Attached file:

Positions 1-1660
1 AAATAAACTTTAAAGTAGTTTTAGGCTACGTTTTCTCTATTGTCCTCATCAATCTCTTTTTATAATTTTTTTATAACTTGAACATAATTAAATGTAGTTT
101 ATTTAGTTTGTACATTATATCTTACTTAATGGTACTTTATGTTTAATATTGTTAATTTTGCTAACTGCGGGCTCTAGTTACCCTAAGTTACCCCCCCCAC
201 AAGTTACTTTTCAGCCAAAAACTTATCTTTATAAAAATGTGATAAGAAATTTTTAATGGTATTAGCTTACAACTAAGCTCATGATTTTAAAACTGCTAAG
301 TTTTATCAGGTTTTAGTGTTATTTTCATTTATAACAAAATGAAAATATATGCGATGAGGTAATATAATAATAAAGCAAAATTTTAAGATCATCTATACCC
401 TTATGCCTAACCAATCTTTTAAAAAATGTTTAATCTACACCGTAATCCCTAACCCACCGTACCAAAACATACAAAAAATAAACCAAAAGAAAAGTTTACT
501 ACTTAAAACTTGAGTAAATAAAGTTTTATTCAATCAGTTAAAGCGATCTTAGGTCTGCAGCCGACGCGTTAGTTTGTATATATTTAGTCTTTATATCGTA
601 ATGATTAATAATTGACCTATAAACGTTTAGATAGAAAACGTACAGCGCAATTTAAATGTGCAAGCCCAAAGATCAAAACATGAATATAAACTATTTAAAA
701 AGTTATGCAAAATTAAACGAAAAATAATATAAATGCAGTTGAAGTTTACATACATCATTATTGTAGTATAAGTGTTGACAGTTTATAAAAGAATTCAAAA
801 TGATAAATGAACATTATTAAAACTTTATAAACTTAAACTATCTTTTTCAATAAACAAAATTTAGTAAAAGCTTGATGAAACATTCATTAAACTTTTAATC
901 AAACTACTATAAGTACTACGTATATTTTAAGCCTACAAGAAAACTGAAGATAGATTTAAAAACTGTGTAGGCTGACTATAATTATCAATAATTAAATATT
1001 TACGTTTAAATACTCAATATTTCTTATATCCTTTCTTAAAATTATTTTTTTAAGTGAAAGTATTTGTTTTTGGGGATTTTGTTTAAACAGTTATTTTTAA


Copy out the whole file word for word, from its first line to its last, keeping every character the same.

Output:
Positions 1-1660
1 AAATAAACTTTAAAGTAGTTTTAGGCTACGTTTTCTCTATTGTCCTCATCAATCTCTTTTTATAATTTTTTTATAACTTGAACATAATTAAATGTAGTTT
101 ATTTAGTTTGTACATTATATCTTACTTAATGGTACTTTATGTTTAATATTGTTAATTTTGCTAACTGCGGGCTCTAGTTACCCTAAGTTACCCCCCCCAC
201 AAGTTACTTTTCAGCCAAAAACTTATCTTTATAAAAATGTGATAAGAAATTTTTAATGGTATTAGCTTACAACTAAGCTCATGATTTTAAAACTGCTAAG
301 TTTTATCAGGTTTTAGTGTTATTTTCATTTATAACAAAATGAAAATATATGCGATGAGGTAATATAATAATAAAGCAAAATTTTAAGATCATCTATACCC
401 TTATGCCTAACCAATCTTTTAAAAAATGTTTAATCTACACCGTAATCCCTAACCCACCGTACCAAAACATACAAAAAATAAACCAAAAGAAAAGTTTACT
501 ACTTAAAACTTGAGTAAATAAAGTTTTATTCAATCAGTTAAAGCGATCTTAGGTCTGCAGCCGACGCGTTAGTTTGTATATATTTAGTCTTTATATCGTA
601 ATGATTAATAATTGACCTATAAACGTTTAGATAGAAAACGTACAGCGCAATTTAAATGTGCAAGCCCAAAGATCAAAACATGAATATAAACTATTTAAAA
701 AGTTATGCAAAATTAAACGAAAAATAATATAAATGCAGTTGAAGTTTACATACATCATTATTGTAGTATAAGTGTTGACAGTTTATAAAAGAATTCAAAA
801 TGATAAATGAACATTATTAAAACTTTATAAACTTAAACTATCTTTTTCAATAAACAAAATTTAGTAAAAGCTTGATGAAACATTCATTAAACTTTTAATC
901 AAACTACTATAAGTACTACGTATATTTTAAGCCTACAAGAAAACTGAAGATAGATTTAAAAACTGTGTAGGCTGACTATAATTATCAATAATTAAATATT
1001 TACGTTTAAATACTCAATATTTCTTATATCCTTTCTTAAAATTATTTTTTTAAGTGAAAGTATTTGTTTTTGGGGATTTTGTTTAAACAGTTATTTTTAA